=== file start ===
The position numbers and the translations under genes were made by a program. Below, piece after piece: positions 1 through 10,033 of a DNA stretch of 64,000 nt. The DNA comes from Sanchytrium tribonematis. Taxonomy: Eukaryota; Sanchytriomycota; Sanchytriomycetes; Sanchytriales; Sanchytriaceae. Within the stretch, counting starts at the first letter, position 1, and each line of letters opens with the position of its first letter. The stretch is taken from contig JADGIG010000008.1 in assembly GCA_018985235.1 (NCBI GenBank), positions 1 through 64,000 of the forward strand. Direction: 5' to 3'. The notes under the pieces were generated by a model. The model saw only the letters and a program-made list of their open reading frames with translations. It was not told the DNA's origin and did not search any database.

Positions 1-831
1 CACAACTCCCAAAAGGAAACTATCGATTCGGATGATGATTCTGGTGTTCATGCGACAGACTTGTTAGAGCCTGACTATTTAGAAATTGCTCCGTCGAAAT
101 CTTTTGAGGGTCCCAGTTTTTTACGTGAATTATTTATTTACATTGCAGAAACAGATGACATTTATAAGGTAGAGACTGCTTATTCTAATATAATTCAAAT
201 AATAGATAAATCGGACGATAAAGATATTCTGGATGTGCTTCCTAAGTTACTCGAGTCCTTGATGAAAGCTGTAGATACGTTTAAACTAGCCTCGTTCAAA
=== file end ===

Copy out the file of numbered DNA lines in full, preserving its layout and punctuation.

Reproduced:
The position numbers and the translations under genes were made by a program. Below, piece after piece: positions 1 through 10,033 of a DNA stretch of 64,000 nt. The DNA comes from Sanchytrium tribonematis. Taxonomy: Eukaryota; Sanchytriomycota; Sanchytriomycetes; Sanchytriales; Sanchytriaceae. Within the stretch, counting starts at the first letter, position 1, and each line of letters opens with the position of its first letter. The stretch is taken from contig JADGIG010000008.1 in assembly GCA_018985235.1 (NCBI GenBank), positions 1 through 64,000 of the forward strand. Direction: 5' to 3'. The notes under the pieces were generated by a model. The model saw only the letters and a program-made list of their open reading frames with translations. It was not told the DNA's origin and did not search any database.

Positions 1-831
1 CACAACTCCCAAAAGGAAACTATCGATTCGGATGATGATTCTGGTGTTCATGCGACAGACTTGTTAGAGCCTGACTATTTAGAAATTGCTCCGTCGAAAT
101 CTTTTGAGGGTCCCAGTTTTTTACGTGAATTATTTATTTACATTGCAGAAACAGATGACATTTATAAGGTAGAGACTGCTTATTCTAATATAATTCAAAT
201 AATAGATAAATCGGACGATAAAGATATTCTGGATGTGCTTCCTAAGTTACTCGAGTCCTTGATGAAAGCTGTAGATACGTTTAAACTAGCCTCGTTCAAA